Two of the three upstairs rooms are also given over to the exhibition.  Across Bourgeois’s work we see her interest in ideas of confinement and captivity through her use of vitrines and cages.  Cell XXI (Portrait), 2000, is a fabric form made from towels that hangs from the roof of a caged cell.  The work is hard to categorise; it is both figurative and abstract, a fusion of male and female with two faces that are asymmetrical yet complementary.  There is another comparable work here from 2001 that includes mirrors in the corners that offer different perspectives of the different faces.  The hanging nature of the heads means that they are ever-changing, always susceptible to new configurations and perceptions.

Louise Bourgeois, Cell XIV (Portrait), 2001. Image via www.guardian.co.uk

Also upstairs is Untitled, 2000; on one side, a multiplied collection of breast-like forms (made from Bourgeois’s collection of berets) have been clumped on top of a fabric torso.  The use of the breast and the maternal metaphor is frequent in the artist’s vocabulary as she looks at herself as mother to three sons and worries about her increasing dependence on others.  The form on the left is an abstract rubber element that is surrounded by spools of thread – the thread references both her mother’s profession and the delicacy of relationships.  The needles in the rubber suggest the pinpricks of memory, trauma and anxiety.  Resembling a figure laid out for surgery, the whole work shows Bourgeois’s increasing anxiety and her fear of abandonment.

Louise Bourgeois, Untitled, 2000. Image via www.guardian.co.uk

Psychoanalysis has never been one of my strongest areas but this exhibition clearly elucidates Bourgeois’s artistic development as she struggles to come to terms with her past.  Through her writings she records her emotions and anxieties, analysing the conflicting feelings of her three roles – artist, wife and mother.  They enable us to see how active her engagement with psychoanalysis was until the end of her life, defining the connections between her thought and sculptural processes.

Louise Bourgeois, Loose Sheet, c. 1957. Image courtesy of The Easton Foundation and via www.freud.org.uk

This exhibition is just the right size, neither too small nor too big – it’s a revelatory insight into Bourgeois through Freud and it sits perfectly in the wonderful, domestic setting of Freud’s house.

Louse Bourgeois: The Return of the Repressed is at the Freud Museum until 27 May 2012, www.freud.org.uk.

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Parallel Painting Paths – Mondrian and Nicholson converse at The Courtauld

22 Feb

As you know, the exhibition space at The Courtauld is at the very top of the building.  Now, during a quiet afternoon it may be permissible to have a quick pant in-between floors or to embark on the climb wearing flat shoes but these weren’t options at an evening opening and so I bravely tottered all the way up, without stopping and without moaning (well, not that I recall).  This is an unusual exhibition in many regards: It is a more contemporary show than we would expect of The Courtauld, it successfully changes the gallery aesthetic and it pairs two artists who many wouldn’t otherwise have realised are connected.

The exhibition explores the creative relationship between Piet Mondrian and Ben Nicholson, allowing us to continue London’s exploration of Modern British, charting the parallel paths explored by the two artists during the 1930s when their works were often presented side-by-side.  The exhibition presents the two artists in parallel – in conversation – with the works leading us through their story.  When Nicholson first visited Mondrian’s studio in 1934 he had to rest in a café afterwards to try to take in what he had just seen – the elegant serenity of the works, the ambience of the studio and the energy of Mondrian himself.  This visit marked the beginning of a fascinating friendship that lasted until Mondrian’s death.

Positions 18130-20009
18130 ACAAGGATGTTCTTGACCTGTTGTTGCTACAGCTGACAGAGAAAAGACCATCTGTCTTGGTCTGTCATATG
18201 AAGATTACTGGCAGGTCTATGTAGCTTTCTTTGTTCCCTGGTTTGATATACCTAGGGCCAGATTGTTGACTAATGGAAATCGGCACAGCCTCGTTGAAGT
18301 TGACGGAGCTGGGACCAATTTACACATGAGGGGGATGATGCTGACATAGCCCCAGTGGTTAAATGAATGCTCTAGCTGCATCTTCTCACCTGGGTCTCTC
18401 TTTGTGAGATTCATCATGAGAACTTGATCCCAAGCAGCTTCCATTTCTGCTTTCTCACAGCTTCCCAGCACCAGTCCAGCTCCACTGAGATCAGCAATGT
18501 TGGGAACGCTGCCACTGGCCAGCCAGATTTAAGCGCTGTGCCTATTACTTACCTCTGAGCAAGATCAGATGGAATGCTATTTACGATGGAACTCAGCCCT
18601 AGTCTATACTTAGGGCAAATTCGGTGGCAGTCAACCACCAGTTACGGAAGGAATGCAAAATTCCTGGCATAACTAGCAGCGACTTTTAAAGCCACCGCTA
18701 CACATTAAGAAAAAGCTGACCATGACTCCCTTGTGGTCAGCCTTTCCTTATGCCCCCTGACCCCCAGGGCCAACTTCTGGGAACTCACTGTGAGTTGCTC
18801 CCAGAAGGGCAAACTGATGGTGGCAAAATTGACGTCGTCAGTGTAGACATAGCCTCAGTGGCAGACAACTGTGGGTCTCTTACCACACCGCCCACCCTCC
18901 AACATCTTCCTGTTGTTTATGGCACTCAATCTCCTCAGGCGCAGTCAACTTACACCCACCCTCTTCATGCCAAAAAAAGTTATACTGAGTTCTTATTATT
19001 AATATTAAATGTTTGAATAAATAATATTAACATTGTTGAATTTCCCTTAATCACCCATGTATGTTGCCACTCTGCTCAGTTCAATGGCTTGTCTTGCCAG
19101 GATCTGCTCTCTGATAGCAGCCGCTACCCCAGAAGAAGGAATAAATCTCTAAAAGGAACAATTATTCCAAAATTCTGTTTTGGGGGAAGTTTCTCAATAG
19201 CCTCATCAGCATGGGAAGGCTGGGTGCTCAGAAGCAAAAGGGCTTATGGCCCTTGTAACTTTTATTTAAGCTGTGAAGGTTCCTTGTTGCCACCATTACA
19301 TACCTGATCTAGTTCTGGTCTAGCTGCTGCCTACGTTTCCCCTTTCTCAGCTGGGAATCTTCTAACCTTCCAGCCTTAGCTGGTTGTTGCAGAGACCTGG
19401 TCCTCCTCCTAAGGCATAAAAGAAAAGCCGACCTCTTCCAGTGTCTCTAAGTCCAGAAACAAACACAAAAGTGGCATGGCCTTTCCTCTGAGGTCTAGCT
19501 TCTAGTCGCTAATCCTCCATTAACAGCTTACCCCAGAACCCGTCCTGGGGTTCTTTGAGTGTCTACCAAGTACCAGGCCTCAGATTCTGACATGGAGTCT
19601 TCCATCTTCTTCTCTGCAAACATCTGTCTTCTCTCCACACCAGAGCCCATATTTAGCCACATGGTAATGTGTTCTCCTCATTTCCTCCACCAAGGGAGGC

Ben Nicholson, 1936 (white relief). Image  via www.courtauld.ac.uk

At Nicholson’s invitation, Mondrian moved from Paris to London where the two worked in neighbouring studios in Hampstead.  They were separated by the outbreak of war when Mondrian moved to New York and Nicholson to Cornwall but there are over 60 letters from Mondrian to Nicholson and Barbara Hepworth (Nicholson’s then wife) covering the ten years of their friendship.

As they often do, The Courtauld has cleverly conceived a show around one of their own works – this time a Nicholson canvas, 1937 (painting).  It is part of a group of related works with powerful colour combinations of white, black, yellow and red, moderated by a cool blue.  Nicholson stretched his canvas over board, ensuring a flat and solid surface on which to work.  As ever, the painting is precise and disciplined; the colour planes are carefully ruled and there is no chance that colours will bleed into each other.  The painter’s mark is suppressed. The composition is actually very unlike Mondrian but these two artists are united by their use of forms.

Ben Nicholson, 1937 (painting). Image  via www.courtauld.ac.uk

Nicholson explores lines, shapes and spatial effects in a subtle way whereas Mondrian’s works radiate energy.  It is so easy to go around this exhibition comparing them but this should not be the point.  Yes, their lives are placed in comparison but Nicholson was never trying to imitate Mondrian and their works must be viewed as a relationship of influence.  Their art offers an alternative modern vision using a restrained vocabulary of colour and line.  Although, at times, the compositions may be strikingly similar and their vocabulary is harmoniously shared, they are very different.  They do work well as conversational pairs but there can be no denying their extreme differences. Mondrian’s works have a calming effect yet their vibrancy is uncontainable.

Before this show, I don’t think many people were aware of the depth of the mutually reinforcing friendship of Mondrian and Nicholson.  Like the exhibition, the catalogue is small and focused, a perfect reflection of a joyously academic and calming show.  It mentions the ‘opposites attract’ theory stating that Nicholson was a networker while Mondrian was a loner, Nicholson demanding and provocative while Mondrian was courteous and quiet and that Nicholson was intolerant while Mondrian was patient.  Further research into their lives has shown that this is probably a myth but a rather nice one as there is an interesting parallel in their works – they are similar but different.